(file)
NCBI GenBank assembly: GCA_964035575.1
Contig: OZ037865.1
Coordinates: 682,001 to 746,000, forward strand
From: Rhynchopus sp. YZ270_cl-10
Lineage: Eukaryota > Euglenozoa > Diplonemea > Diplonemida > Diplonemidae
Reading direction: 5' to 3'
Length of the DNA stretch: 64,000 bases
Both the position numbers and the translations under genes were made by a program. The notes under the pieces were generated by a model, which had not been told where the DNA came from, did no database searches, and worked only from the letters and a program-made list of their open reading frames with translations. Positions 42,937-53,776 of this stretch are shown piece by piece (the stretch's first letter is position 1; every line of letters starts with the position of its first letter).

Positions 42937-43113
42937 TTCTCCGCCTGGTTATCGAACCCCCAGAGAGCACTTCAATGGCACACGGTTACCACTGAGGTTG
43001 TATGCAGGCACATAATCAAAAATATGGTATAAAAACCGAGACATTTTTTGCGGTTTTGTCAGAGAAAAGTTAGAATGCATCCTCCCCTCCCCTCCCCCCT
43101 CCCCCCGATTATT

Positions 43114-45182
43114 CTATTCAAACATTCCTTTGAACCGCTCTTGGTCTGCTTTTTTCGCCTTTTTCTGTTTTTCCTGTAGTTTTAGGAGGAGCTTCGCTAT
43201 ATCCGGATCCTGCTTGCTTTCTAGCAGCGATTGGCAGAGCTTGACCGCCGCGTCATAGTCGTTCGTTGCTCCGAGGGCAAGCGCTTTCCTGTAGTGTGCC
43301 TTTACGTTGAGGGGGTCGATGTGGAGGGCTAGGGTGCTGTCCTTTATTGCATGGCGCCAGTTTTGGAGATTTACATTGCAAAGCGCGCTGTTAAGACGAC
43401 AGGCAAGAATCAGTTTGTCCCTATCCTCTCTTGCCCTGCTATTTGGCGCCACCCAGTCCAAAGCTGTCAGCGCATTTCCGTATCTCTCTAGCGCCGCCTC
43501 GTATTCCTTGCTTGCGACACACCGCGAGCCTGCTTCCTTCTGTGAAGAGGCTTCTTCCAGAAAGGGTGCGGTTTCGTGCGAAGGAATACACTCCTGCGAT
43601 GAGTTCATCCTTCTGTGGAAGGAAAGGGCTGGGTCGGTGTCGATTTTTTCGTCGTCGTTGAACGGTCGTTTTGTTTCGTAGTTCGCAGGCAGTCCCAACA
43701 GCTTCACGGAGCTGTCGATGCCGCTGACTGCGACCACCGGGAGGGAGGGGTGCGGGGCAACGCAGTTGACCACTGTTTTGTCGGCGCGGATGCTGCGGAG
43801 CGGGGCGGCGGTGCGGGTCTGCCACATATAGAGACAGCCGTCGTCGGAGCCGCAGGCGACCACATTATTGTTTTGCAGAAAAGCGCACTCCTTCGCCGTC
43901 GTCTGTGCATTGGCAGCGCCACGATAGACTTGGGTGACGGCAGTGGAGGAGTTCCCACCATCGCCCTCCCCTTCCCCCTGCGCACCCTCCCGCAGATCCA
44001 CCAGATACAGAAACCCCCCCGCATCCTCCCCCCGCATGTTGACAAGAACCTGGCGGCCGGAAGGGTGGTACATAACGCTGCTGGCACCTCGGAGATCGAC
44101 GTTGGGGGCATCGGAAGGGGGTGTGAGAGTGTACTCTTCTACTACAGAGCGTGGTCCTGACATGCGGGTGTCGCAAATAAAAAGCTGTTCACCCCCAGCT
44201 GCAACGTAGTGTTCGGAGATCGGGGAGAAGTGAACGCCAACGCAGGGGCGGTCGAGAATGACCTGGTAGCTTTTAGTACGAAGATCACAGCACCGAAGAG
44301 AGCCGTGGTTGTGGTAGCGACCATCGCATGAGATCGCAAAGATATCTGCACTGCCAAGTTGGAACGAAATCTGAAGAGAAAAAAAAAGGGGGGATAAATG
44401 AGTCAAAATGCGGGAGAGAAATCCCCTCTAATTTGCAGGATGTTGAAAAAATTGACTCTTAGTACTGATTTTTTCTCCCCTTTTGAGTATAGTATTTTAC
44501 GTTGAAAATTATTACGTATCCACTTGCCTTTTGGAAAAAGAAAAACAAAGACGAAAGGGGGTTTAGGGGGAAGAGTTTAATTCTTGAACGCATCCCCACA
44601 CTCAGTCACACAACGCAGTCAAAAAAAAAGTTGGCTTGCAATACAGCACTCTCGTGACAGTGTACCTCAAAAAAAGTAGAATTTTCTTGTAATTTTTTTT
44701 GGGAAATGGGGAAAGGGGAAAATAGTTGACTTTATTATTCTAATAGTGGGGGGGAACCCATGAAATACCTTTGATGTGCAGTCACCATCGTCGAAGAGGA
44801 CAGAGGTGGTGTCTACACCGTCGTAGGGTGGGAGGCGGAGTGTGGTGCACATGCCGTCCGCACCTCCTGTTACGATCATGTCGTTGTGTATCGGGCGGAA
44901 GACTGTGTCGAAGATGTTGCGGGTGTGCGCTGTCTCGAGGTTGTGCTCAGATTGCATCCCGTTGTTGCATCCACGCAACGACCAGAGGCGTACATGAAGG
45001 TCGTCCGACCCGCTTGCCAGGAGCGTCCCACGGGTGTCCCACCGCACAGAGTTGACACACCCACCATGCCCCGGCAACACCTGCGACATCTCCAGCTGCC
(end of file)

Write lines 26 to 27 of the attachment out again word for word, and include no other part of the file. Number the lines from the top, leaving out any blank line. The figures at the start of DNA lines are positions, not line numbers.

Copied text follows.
44301 AGCCGTGGTTGTGGTAGCGACCATCGCATGAGATCGCAAAGATATCTGCACTGCCAAGTTGGAACGAAATCTGAAGAGAAAAAAAAAGGGGGGATAAATG
44401 AGTCAAAATGCGGGAGAGAAATCCCCTCTAATTTGCAGGATGTTGAAAAAATTGACTCTTAGTACTGATTTTTTCTCCCCTTTTGAGTATAGTATTTTAC